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The Stoned Ape Theory Of Human Evolution
4 min

The Stoned Ape Theory Of Human Evolution

4 min
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As modern science unfurls some of the mysteries surrounding the effects of magic mushrooms on the brain, we return to an older theory. Put forth by Terence McKenna in the 90s, the stoned ape theory posits that magic mushrooms played a vital role in humans' cognitive development. Here we investigate the hypothesis and see what science can offer it.

For those of us who love psilocybin mushrooms, it’s beautiful to think that they may have played a key role in human evolution. And that idea is not as unlikely as you may think. For those familiar with Terence McKenna and his “stoned ape theory”, this information may not be new. But, for those unfamiliar, a wonderful, compelling hypothesis is about to unfurl.

What’s best is that, unlike many hypotheses, the stoned ape theory can weather the criticism against it, adapt without fundamentally changing, and fit neatly into existing hypotheses without either coming off any worse, or contradicting one another.

What Is the Stoned Ape Theory?

What Is the Stoned Ape Theory?

The stoned ape theory (or, more appropriately, the stoned ape hypothesis) posits that the rapid and drastic expansion of human consciousness—between 2 million and 300 thousand years ago—was directly influenced and propelled by the consumption of mushrooms belonging to the Psilocybe genus.

It suggests that as the forests of Africa receded, and savannas encroached, apes left the trees and entered the grasslands. This is the accepted theory regarding how apes became bipedal. As these early hominids took to the grasslands, they would have followed and hunted prey. Large herds of prey leave large amounts of dung. The species Psilocybe cubensis found in Africa, among other psilocybin-bearing fungi, thrive in dung.

It is therefore almost impossible that early hominids would not have come across these mushrooms. It is also unlikely that they would not have eaten them.

The stoned ape hypothesis suggests that by ingesting these mushrooms, cognition, empathy, and language rocketed upwards—ultimately catalysing a greatly accelerated cognitive-evolutionary process.

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Who Is Terence Mckenna?

Who Is Terence Mckenna?

Terence Mckenna was a philosopher, academic, and psychonaut. Famous through the latter half of the 20th century for being a proponent of psychedelics, he had both his fans and his enemies. Controversial and (by some standards) radical, he often found himself at odds with mainstream society.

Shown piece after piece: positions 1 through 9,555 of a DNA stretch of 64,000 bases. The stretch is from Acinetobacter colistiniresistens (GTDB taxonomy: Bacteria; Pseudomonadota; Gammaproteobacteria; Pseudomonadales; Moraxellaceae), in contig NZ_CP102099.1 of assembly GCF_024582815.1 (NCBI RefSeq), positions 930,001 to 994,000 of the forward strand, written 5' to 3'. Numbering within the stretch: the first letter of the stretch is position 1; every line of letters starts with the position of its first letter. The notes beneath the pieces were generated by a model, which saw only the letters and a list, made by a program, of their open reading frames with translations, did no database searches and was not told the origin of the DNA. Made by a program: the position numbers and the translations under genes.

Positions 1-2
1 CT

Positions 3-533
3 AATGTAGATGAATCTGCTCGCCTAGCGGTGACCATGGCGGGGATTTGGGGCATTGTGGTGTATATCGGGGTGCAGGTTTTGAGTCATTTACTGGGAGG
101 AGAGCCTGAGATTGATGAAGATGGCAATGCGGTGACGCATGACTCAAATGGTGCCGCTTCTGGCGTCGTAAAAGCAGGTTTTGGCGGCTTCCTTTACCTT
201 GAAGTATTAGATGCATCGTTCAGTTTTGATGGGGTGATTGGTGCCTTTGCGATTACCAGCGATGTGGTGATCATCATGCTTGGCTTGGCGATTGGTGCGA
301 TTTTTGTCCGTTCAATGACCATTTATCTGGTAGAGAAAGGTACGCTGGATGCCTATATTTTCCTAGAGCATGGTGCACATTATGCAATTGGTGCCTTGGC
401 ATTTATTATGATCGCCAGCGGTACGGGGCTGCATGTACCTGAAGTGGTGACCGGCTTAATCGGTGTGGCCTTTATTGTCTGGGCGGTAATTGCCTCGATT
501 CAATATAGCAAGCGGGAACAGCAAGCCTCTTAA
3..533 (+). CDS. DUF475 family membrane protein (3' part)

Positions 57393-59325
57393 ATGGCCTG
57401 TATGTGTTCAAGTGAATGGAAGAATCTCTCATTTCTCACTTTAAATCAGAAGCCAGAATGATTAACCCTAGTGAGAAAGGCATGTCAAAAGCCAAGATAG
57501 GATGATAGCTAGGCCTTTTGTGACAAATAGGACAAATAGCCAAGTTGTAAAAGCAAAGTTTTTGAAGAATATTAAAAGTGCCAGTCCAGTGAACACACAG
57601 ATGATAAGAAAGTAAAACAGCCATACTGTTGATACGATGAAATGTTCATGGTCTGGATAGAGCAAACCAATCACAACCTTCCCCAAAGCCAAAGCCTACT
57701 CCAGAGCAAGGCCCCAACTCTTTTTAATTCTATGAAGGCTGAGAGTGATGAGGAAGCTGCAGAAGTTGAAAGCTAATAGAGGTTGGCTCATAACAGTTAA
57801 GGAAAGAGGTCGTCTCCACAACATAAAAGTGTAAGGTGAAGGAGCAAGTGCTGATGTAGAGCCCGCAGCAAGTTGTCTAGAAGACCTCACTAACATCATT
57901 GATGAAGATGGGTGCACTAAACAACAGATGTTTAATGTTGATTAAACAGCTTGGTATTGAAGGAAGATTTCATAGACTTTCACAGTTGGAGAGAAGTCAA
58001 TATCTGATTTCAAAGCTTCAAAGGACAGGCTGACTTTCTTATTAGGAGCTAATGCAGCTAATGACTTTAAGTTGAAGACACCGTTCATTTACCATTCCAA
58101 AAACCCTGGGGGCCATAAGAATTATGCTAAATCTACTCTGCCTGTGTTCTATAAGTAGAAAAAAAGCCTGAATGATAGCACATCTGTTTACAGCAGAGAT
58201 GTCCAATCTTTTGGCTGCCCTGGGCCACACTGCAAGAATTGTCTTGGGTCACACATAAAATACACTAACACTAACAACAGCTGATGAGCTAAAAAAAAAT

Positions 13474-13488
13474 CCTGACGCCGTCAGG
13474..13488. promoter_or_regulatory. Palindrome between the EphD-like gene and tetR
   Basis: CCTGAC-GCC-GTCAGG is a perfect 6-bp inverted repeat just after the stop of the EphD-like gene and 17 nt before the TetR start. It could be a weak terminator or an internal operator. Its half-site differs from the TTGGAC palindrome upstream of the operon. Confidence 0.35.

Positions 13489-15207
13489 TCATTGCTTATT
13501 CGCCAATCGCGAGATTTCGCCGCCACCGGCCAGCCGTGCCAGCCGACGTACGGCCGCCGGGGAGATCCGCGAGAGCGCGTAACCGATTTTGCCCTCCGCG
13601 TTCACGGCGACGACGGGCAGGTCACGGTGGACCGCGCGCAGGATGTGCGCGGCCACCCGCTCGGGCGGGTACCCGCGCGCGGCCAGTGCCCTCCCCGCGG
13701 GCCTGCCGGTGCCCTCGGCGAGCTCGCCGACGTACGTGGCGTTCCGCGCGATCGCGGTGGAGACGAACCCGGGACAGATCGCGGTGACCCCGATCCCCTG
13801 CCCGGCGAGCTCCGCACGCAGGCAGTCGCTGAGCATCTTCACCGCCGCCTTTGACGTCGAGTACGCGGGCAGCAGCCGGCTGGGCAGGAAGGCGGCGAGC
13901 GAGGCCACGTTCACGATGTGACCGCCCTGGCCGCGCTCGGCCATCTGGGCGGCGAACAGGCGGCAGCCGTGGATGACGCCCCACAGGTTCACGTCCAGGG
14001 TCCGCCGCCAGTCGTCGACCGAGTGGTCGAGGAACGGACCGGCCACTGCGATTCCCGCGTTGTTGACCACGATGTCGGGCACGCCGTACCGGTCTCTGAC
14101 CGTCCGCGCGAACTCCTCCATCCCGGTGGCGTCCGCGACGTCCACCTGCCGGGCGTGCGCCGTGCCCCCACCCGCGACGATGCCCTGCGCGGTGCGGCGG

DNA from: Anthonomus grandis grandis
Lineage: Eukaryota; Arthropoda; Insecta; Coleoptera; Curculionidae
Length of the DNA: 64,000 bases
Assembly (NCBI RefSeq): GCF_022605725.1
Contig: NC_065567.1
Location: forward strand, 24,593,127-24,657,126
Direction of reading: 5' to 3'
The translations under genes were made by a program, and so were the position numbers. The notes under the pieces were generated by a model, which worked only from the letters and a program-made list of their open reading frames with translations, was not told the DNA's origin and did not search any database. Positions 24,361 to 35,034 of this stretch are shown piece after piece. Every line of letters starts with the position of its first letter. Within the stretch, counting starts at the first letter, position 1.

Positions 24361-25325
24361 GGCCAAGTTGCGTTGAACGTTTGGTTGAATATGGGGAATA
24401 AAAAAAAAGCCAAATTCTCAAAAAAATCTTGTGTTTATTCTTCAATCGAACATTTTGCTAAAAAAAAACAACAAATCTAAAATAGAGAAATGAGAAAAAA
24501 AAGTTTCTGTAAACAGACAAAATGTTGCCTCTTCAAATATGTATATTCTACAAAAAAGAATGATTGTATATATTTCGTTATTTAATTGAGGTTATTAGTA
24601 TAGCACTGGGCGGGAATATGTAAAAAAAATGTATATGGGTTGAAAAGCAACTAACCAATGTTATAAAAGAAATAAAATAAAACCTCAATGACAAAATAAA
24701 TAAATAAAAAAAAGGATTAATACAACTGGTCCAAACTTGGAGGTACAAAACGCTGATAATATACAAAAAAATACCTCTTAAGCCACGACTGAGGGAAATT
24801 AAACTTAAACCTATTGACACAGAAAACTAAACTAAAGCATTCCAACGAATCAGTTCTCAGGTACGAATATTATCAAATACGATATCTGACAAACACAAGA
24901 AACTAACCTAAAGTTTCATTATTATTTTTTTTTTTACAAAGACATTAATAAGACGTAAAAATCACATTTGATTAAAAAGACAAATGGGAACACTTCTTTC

However, as an ethnopharmacologist—one who studies the drug use of different cultures—his ideas were far from modern or new. Studying many forms of shamanism and traditional drug use, the ideas he brought forward were grounded in ancient human history.

This is where the stoned ape theory came from. Posited in his book, Food for the Gods, McKenna laid down his hypothesis in great detail. He wrote it near the end of his life; a life that was dedicated to meaningful research into psychedelics and human consciousness.

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What Do Magic Mushrooms Have To Do With the Stoned Ape Theory?

What Do Magic Mushrooms Have To Do With the Stoned Ape Theory?

Magic mushrooms are at the heart of the stoned ape theory. Fairly new evidence shows that fungus is the first recorded multi-cellular organism on the planet. Fungus found in lava-flows dates back over 2.4 billion years. The first single-celled organism is 2.8 billion years old. We, Homo sapiens, first appeared as Homo erectus around 650 million years ago, so fungi predates us by around 2 billion years.

But, why are mushrooms thought to have had such a powerful impact on our consciousness? Initially, the hypothesis was grounded in the qualitative experiences provided by magic mushroom trips. They cause huge amounts of “new” data to enter the brain, increase empathy, and allow one to view the world in a different way. Basically, they drastically change conscious experience. This much is known to anyone who has tried them.

And modern scientific research backs this up. As technology increases and the barriers surrounding psychedelics are broken down, more research is being done into the powers of our ancient ancestors. The results are astonishing.

Psychedelics, it has been found, may quite literally elevate consciousness[1]. So, armed with this knowledge, it seems easier to believe that they could have had an evolutionary impact. That’s not all; psilocybin is claimed to increase both neuroplasticity and neurogenesis[2]. In doing so, it allows the brain to build new pathways and destroy old ones.

The implications of this are big. Following this theory, by quite literally allowing the brain to build new pathways, psilocybin could have advanced the speed of development exceptionally. What’s more, it would've given those who took magic mushrooms an edge. By being able to learn faster and think more abstractly, they would've been more likely to succeed.